SCOTT SIMON, HOST:
Been an awful lot of punditry in speeches over the past few weeks in the U.K. as the Scottish independence referendum has unfolded - victory speeches, campaign speeches, concession speeches, resignation speeches. As they say in Scotland, oy, enough. Today we give the microphone to Scotland's poets. NPR's Ari Shapiro reports from Edinburgh.
ARI SHAPIRO, BYLINE: Exactly seven centuries ago, the English and Scottish armies fought the Battle of Bannockburn. It was a turning point in the first war of Scottish independence. The massive English army brought along a poet named Robert Baston to write a work celebrating the great English triumph.
But the outnumbered Scottish army defeated the English. Scotland captured the poet who wrote a work celebrating the unexpected triumph of Scotland. Exactly 700 years later, Professor Robert Crawford of the University of Saint Andrews recites the poem in the original Latin.
ROBERT CRAWFORD: (Latin spoken).
What that means is, as translated in the 21st-century by the Scottish poet Edward Morgan, what snatching and catching, what bruising and bristling, what grief, what war horns and warnings, what winding and worrying. No relief. It's really a poem of carnage.
SHAPIRO: And also a poem of Scottish nationalism. Professor Crawford is author of a book called "Bannockburns: Scottish Independence And The Literary Imagination." He says Scotland has a long, proud history of poets celebrating the idea of independence from England. There are also some Scottish poets who've celebrated the United Kingdom.
CRAWFORD: In the 18th century, there were many - the song "Rule, Britannia," for instance, which champions the idea of the United Kingdom, was written by a Scottish poet.
SHAPIRO: A man named James Thomson.
(SOUNDBITE OF SONG, "RULE, BRITANNIA")
UNIDENTIFIED CHORUS: (Singing) Rule, Britannia. Britannia rule the waves. Britons never, never, never shall be slaves.
SHAPIRO: Scotland has deep ties to its poets. One of the country's most important national celebrations is Burns Night, honoring the poet Robert Burns. Steps from the Scottish parliament, Edinburgh has a Scottish Poetry Library. Robyn Marsack is the director. She says the library's often asked to provide poems for weddings and funerals.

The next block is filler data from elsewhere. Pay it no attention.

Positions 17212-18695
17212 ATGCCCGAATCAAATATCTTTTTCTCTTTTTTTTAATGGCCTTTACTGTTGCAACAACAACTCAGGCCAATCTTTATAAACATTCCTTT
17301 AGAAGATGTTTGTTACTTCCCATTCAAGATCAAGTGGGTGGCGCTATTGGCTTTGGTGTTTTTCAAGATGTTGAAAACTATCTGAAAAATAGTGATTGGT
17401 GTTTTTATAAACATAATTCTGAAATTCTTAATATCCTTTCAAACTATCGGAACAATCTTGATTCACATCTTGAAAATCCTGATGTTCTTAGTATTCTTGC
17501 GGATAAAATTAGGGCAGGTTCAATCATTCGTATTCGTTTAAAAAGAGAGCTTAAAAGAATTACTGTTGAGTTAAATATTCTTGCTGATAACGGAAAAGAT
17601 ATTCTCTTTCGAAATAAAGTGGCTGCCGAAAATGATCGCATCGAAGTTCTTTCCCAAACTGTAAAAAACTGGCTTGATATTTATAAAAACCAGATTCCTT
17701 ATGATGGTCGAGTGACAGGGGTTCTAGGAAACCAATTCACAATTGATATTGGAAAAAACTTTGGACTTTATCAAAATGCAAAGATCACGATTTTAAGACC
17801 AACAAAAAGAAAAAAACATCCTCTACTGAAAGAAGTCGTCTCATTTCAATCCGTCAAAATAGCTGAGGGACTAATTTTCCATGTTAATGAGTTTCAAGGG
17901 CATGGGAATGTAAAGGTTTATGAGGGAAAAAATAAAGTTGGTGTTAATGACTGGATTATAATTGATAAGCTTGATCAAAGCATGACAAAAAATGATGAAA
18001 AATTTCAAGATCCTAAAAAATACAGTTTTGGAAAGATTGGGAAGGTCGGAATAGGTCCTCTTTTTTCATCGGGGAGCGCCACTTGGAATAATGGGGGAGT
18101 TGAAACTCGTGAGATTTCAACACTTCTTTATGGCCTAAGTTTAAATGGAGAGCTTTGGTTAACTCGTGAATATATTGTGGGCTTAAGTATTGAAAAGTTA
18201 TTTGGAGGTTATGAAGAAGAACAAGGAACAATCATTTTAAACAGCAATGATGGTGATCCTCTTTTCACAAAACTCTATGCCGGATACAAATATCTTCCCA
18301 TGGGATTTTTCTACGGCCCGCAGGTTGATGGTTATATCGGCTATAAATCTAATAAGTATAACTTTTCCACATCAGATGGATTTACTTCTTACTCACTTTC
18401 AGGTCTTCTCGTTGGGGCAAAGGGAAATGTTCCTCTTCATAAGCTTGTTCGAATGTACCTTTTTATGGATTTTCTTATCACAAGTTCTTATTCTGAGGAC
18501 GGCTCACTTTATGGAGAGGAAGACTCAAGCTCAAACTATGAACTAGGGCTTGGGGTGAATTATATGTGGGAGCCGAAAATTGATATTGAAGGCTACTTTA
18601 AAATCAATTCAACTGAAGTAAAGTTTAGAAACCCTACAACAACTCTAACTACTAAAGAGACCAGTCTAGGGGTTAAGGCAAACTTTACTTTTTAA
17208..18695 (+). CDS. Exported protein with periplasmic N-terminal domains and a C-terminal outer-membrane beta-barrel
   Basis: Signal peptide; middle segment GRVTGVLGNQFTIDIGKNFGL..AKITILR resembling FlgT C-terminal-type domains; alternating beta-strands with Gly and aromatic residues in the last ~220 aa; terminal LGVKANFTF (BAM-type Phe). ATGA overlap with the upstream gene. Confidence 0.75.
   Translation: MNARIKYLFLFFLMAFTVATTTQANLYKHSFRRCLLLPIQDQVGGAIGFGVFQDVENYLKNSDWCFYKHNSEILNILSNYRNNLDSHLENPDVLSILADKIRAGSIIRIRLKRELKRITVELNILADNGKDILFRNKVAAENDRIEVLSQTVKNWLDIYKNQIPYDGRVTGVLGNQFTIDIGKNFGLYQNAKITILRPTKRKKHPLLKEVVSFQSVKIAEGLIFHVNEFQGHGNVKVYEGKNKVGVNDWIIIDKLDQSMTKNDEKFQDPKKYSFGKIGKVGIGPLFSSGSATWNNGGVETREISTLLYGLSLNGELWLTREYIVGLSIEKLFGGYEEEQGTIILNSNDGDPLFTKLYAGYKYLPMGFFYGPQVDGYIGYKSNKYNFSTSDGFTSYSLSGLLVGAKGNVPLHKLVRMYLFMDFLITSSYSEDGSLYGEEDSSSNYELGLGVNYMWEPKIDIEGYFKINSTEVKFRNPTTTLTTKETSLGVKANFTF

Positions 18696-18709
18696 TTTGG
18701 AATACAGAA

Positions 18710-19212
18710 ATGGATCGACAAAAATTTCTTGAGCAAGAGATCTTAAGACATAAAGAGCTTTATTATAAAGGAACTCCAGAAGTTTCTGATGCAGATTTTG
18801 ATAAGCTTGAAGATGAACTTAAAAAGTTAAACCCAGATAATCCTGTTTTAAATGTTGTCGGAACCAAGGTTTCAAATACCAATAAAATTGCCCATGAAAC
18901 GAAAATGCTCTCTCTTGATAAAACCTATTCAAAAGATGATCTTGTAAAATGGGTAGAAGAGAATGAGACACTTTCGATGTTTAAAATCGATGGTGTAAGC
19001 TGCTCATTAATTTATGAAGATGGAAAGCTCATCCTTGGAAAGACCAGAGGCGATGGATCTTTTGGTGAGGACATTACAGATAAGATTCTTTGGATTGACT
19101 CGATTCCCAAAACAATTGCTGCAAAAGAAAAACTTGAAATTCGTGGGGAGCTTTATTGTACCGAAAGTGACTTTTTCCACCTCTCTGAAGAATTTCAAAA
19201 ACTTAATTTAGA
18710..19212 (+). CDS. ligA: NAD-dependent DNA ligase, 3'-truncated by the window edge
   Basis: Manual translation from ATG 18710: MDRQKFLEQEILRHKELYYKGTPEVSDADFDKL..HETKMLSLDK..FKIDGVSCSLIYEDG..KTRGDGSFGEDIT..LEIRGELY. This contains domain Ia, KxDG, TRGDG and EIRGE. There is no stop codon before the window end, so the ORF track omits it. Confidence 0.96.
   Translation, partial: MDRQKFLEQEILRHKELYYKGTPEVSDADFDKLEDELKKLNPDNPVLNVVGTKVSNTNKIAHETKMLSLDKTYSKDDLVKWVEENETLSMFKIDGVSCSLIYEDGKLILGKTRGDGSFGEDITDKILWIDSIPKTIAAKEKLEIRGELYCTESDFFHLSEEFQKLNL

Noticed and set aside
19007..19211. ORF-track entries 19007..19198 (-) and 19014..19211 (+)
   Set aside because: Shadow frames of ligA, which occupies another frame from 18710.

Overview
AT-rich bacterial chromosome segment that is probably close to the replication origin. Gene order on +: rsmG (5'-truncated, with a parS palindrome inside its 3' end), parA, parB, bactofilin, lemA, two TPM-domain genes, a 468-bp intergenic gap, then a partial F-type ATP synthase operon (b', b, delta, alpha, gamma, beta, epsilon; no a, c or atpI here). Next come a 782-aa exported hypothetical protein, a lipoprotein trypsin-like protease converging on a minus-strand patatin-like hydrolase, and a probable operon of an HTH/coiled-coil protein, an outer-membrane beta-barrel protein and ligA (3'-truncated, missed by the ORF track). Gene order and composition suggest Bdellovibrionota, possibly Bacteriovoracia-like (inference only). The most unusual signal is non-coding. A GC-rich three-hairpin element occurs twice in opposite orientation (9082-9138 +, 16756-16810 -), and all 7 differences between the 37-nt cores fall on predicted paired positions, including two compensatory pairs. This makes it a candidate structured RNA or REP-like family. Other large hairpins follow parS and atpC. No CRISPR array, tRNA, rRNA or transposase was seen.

ROBYN MARSACK: Significant occasions require and heightened emotion require a language that's on the whole more formal and more memorable than our everyday conversation.
SHAPIRO: And she says this week's vote on Scottish independence is such an occasion - a moment that requires more eloquence than the words we speak every day. She reaches for a very short poem by an early 20th-century Scottish poet named Hugh MacDiarmid called "The Little White Rose."
MARSACK: (Reading) The rose of all the world is not for me. I want for my part only the little white rose of Scotland that smells sharp and sweet and breaks the heart.
SHAPIRO: I feel like the question I'm supposed to ask is, and what does that tell us about the moment we're in? But it speaks so directly to the moment we're in, I feel foolish even asking the question.
MARSACK: I think so. I mean, I think a lot of people's hearts were broken today. But that there's also a feeling that something has been unleashed that can't be held back now. It's out there.
SHAPIRO: Of course, poets are still living and working and writing. Just a few weeks ago, Edinburgh's poet laureate Christine de Luca wrote a piece called "The Morning After: Scotland, 19th of September, 2014." When she wrote it, she did not know what the outcome of the independence vote would be. It begins (reading) let none wake despondent. Here she is reading one of the stanzas.
CHRISTINE DE LUCA: (Reading) It's those unseen things that bind us, not flag or battle-weary turn or tartan. There are dragons to slay whatever happens - poverty, false pride, snobbery, sectarian schisms still hovering. But there's nothing broken that's not repairable.
SHAPIRO: Ari Shapiro, NPR News, Edinburgh.
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